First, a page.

Herve Rutagengwa is a 30-year-old Rwandan ICT entrepreneur. The enterprising young man scooped the top ICT firm award at the recent Made-in-Rwanda expo. Rutagengwa also won the national Best Young Entrepreneur Award in 2012.
The budding entrepreneur is the founder and CEO of Medmasoft Technology Corporation, an information and communication technology (ICT) firm. Established in 2009, Medmasoft is engaged in IT and software development. Rutagengwa says he was inspired to join software development by the need to support communities develop solutions for challenges they face using ICT tools.
“We have so far developed various software and mobile applications, including ‘Ikigega Market’ which manages small-and-medium enterprises (SMEs), ‘Bingana Exchange’ that regulates forex bureaus, and ‘Ireme Smart School’, an application which facilitates school management operations including library management, payroll, financial accounting, information storage, fees management, inventory,” he says. He says apps like ‘B2B Cooperatives’ and ‘InkaTrack’ are currently being used in animal husbandry management by some livestock farmers in the country.
Rutagengwa says the growth of the local and regional ICT sector, and particularly software development, is lack of collaboration.
He argues that, with no collaboration and partnerships with different people and firms, Made-in-Rwanda products will not go far.
“We do not work together as industry players to harness what we have, with everyone choosing to do things individually even in areas they do not have enough expertise,” he notes.
He says the problem that is common on the whole continent has inhibited growth of Rwandan and African brands and products in general.
“It will take a lot of time and money to export the majority of Made-in-Rwanda products without public-private partnerships. Therefore, we need to work together to take our products to the next level to be make better goods and at competitive prices,” he notes.
Rutagengwa advises enterprising Rwandans, especially the young people, to always partner with trusted individuals who can help them develop ideas into viable businesses. He adds that one of the missing links is idea conception and implementation, saying most great business ideas ‘die’ due to lack of capital to bring them to life.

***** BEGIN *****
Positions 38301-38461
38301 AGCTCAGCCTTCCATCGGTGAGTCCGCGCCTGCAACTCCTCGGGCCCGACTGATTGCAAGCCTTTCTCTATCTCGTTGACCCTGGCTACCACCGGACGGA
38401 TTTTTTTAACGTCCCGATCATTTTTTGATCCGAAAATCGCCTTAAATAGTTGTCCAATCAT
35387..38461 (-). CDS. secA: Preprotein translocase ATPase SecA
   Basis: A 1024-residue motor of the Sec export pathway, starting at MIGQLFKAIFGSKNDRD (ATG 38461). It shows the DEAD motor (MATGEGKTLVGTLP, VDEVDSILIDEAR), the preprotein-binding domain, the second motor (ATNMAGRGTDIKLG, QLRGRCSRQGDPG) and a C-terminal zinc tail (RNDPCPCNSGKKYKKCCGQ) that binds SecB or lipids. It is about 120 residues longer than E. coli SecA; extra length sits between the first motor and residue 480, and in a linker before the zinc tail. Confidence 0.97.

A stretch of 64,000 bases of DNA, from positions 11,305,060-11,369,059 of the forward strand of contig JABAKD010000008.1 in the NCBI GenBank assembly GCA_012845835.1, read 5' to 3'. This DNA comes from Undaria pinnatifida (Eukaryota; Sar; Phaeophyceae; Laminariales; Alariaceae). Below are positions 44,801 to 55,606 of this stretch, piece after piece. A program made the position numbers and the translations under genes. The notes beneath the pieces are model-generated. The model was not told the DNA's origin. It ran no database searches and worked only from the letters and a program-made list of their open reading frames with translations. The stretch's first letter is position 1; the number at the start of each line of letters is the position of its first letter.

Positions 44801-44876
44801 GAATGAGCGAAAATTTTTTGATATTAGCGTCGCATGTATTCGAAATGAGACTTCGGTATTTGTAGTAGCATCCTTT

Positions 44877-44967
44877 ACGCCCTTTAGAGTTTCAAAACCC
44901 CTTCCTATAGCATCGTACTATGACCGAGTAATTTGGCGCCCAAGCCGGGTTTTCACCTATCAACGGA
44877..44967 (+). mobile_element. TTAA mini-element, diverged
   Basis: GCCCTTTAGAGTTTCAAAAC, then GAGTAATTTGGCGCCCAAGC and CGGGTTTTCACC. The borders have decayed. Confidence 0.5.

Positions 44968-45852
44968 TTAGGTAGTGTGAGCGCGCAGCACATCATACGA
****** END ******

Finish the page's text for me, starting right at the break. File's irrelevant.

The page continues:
Fruits of networking
The young entrepreneur notes that attending conferences and product exhibitions across the world has helped to grow and gain more skills and useful contacts. He points out that he is now focused on showcasing the firm’s ICT products on the local market as part of their efforts to support the Made-in-Rwanda initiative.
“I’ve travelled across the continent and the rest of the world, where I have exhibited some of my products…the products attracted a lot of interest among a cross-section of key industry players. This has proved that Rwandans have potential that needs to be supported and developed to reach the next level where we will be more competitive,” he says.
Rutagengwa has participated in events like the EU-Africa Business Forum, US-Africa Business Summit that took place recently in Ethiopia, Transform Africa Summit, and the Growing SMEs conference, among others.
He says during the Ethiopia event, he clinched a deal with the Chamber of Commerce and Trade Association of the Amhara region. Under the agreement, Medmasoft will work with over 2,000 companies from the Amhara region to find innovative ICT solutions for members. The young Rwandan was also invited by the Chamber of Commerce and Industry in Abuja (ACCI), Nigerian, where he will partner with traders to develop ICT tools to help them reduce losses and increase performance. Rutagengwa says he will use these opportunities to showcase Rwanda’s potential on the continent and beyond.
He adds that these are some of the many foreign industry stakeholders that have shown interest in local products.
“With our software and mobile applications, we will be able to help such groups and companies improve their services and operations,” he said.
Rutagengwa says he was surprised that he was the only ICT company at the Ethiopia event that attracted 60 top ICT firms from across the world to exhibit their products.
“Though we paid $4,000 (Rwf3.2 million), it was worth it given the networking experience and opportunities that the event presented,” he says.
He says such international conferences and exhibitions are essential as they gain skills, and understand what people from different countries want, and what they can supply them.
About buy Made-in-Rwanda campaign
The buy Made-in-Rwanda (Twigire) campaign is one component of the strategies developed by the Ministry of Trade and Industry to boost the domestic market. The campaign launched in 2014 seeks to boost consumption of locally-made products through deliberate awareness drives, enhancing quality standards, branding and packaging along the value chain, according to Francois Kanimba, the Minister for Trade and Industry.
Minister Kanimba said the drive is targeting to change the mind-set of Rwandans towards consuming locally-made products, but also to boost value addition along the value chain of production.
“We are also targeting producers, especially the small-and-medium enterprises, in terms of technology and innovation.
We are confident this will boost productivity and help narrow the country’s deficit gap,” the Minister is quoted as saying.
Rwanda currently has a significant trade deficit, which for years has been in the range of 15 per cent of the total gross domestic product.
The buy Made-in-Rwanda campaign is therefore one of the efforts geared at boosting Rwanda’s balance of payments situation, as well as helping make local products competitive both locally and on the regional and global markets.